National Poetry Month
April 11, 2014

National Poetry Month

Amongst the many celebrations and holidays happening this April is one of my favorites: National Poetry Month. According to, “Inaugurated by the Academy of American Poets in 1996, National Poetry Month is now held every April, when schools, publishers, libraries, booksellers, and poets throughout the United States band together to celebrate poetry and its vital place in American culture. Thousands of organizations participate through readings, festivals, book displays, workshops, and other events.”

April is a time when poets and poetry lovers promote this genre of writing. April was chosen so that the highest amount of participation and celebration could happen. Teachers and librarians advised the Academy of American Poets on this choice, and since its inception, April has helped inspire poets to write more.

The goals of the month include the following:

  • Highlight the extraordinary legacy and ongoing achievement of American poets
  • Introduce more Americans to the pleasures of reading poetry
  • Bring poets and poetry to the public in immediate and innovative ways
  • Make poetry a more important part of the school curriculum
  • Increase the attention paid to poetry by national and local media
  • Encourage increased publication, distribution, and sales of poetry books
  • Increase public and private philanthropic support for poets and poetry

Thus, obviously, the idea is to encourage people to write and read poetry all year round, but in April the focus helps to remind and inspire. This is no different from Black History Month, Native American Month, or Women’s History Month. In these, the goal of the month is to have continued interest and education in said focus. National Poetry Month is the same. provides 30 Ways to celebrate:

  1. Celebrate Poem in Your Pocket Day
  2. Take a poem out to lunch
  3. Read a book of poetry
  4. Put a poem on the pavement
  5. Memorize a poem
  6. Recite a poem to family and friends
  7. Revisit a poem
  8. Organize a poetry reading
  9. Put poetry in unexpected places
  10. Promote public support for poetry
  11. Bring a poem to your place of worship
  12. Start a poetry reading group
  13. Attend a poetry reading
  14. Read interviews and literary criticism
  15. Play Exquisite Corpse
  16. Buy a book of poems for your library
  17. Read a poem at an open mic
  18. Start a commonplace book
  19. Support literary organizations
  20. Integrate poetry with technology
  21. Listen on your commute
  22. Ask the Post Office for more poet stamps
  23. Subscribe to a literary magazine
  24. Sign up for a poetry class or workshop
  25. Start a notebook on
  26. Subscribe to free newsletter
  27. Put a poem in a letter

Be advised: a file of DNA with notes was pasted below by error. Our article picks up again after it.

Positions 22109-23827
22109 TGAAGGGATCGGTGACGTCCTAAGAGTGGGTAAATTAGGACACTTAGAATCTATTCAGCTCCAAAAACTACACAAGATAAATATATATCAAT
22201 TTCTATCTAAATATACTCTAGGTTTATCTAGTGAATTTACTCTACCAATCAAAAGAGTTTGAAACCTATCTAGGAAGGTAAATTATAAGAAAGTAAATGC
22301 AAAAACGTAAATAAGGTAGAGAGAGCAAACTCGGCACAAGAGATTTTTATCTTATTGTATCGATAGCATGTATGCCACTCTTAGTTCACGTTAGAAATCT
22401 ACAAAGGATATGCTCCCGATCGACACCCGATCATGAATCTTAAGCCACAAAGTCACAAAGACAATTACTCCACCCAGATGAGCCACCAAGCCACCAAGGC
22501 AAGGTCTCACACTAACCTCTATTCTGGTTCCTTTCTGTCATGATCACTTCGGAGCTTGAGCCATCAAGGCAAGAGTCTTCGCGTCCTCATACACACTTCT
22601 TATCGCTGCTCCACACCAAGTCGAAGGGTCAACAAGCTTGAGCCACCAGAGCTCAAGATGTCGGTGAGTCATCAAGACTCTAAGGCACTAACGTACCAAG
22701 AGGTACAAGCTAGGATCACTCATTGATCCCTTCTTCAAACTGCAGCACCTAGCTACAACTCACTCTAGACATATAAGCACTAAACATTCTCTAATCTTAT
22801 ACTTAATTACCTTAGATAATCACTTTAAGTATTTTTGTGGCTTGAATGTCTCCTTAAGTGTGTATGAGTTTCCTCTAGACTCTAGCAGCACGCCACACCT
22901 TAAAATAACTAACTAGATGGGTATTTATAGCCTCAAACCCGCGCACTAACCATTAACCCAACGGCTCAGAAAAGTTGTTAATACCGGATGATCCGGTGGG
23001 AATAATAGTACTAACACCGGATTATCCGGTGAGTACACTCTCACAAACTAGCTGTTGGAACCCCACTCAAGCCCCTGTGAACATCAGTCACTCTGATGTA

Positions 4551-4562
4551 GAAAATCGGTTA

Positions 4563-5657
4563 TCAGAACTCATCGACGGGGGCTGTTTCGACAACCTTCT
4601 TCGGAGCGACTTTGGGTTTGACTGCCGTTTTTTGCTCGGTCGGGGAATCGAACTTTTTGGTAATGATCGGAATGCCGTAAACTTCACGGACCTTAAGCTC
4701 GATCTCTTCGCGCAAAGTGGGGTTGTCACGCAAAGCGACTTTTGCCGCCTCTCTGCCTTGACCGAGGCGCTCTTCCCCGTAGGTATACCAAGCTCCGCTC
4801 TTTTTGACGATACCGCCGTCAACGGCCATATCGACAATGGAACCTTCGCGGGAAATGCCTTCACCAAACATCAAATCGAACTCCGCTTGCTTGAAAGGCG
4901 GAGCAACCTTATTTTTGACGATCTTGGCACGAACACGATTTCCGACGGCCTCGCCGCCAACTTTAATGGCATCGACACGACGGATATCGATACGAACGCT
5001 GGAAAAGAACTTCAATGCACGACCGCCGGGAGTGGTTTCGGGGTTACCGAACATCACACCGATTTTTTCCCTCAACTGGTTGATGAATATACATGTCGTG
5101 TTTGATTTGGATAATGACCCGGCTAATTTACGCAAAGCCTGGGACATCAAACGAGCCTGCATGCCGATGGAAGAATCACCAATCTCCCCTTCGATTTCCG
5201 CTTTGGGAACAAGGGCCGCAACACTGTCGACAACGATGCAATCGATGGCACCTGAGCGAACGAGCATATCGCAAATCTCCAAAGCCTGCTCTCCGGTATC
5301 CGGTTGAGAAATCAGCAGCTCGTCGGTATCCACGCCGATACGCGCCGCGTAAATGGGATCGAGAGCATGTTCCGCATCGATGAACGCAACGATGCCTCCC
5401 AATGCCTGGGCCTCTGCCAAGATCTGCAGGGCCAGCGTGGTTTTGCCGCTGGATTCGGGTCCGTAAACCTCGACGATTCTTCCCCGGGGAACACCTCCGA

28. Write a letter to a poet
  29. Watch a poetry movie
  30. Visit a poetry landmark

As part of my effort to celebrate National Poetry Month, I want to post one poem that really touches me as well as one of my very own poems. Now, I should say that I am not a very good poet, but National Poetry Month is not about good poets; it is about promoting, supporting, and loving poetry, and I certainly feel that

Here is a poem by Walt Whitman:

When I Heard the Learn’d Astronomer

When I heard the learn’d astronomer,

When the proofs, the figures, were ranged in columns before me,

When I was shown the charts and diagrams, to add, divide, and measure them,

When I sitting heard the astronomer where he lectured with much applause in the lecture-room,

How soon unaccountable I became tired and sick,

Till rising and gliding out I wander’d off by myself,

In the mystical moist night-air, and from time to time,

Look’d up in perfect silence at the stars.

A poem about science is most appropriate for bringing poetry awareness to redOrbit readers, right?

Finally, right here on redOrbit, for the first time ever, I will share one of my poems – a haiku – with the public.

Oklahoma Spring, Part 1

Oklahoma Spring

calls me through the whirling wind.

Today, I am home.

The Nature focus of this poem seemed a nice fit for redOrbit. This month, I will read poets, write poetry, and generally celebrate National Poetry Month in as many of the 30 ways suggests as possible. I hope you will, too.

Image Credit: Thinkstock

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Rayshell E. Clapper is an Associate Professor of English at a rural college in Oklahoma where she teaches Creative Writing, Literature, and Composition classes. She has presented her original fiction and non-fiction at several conferences and events including: Scissortail Creative Writing Festival, Howlers and Yawpers Creativity Symposium, Southwest/Texas Pop Culture Association/American Culture Association Regional Conference, and Pop Culture Association/American Culture Association National Conference. Her publications include Cybersoleil Journal, Sugar Mule Literary Magazine, Red Dirt Anthology, Originals, and Oklahoma English Journal. Beyond her written works, she successfully created a writer's group in rural Oklahoma to support burgeoning writers. The written word is her passion, and all she experiences inspires that passion. She hopes to help inspire others through her words.

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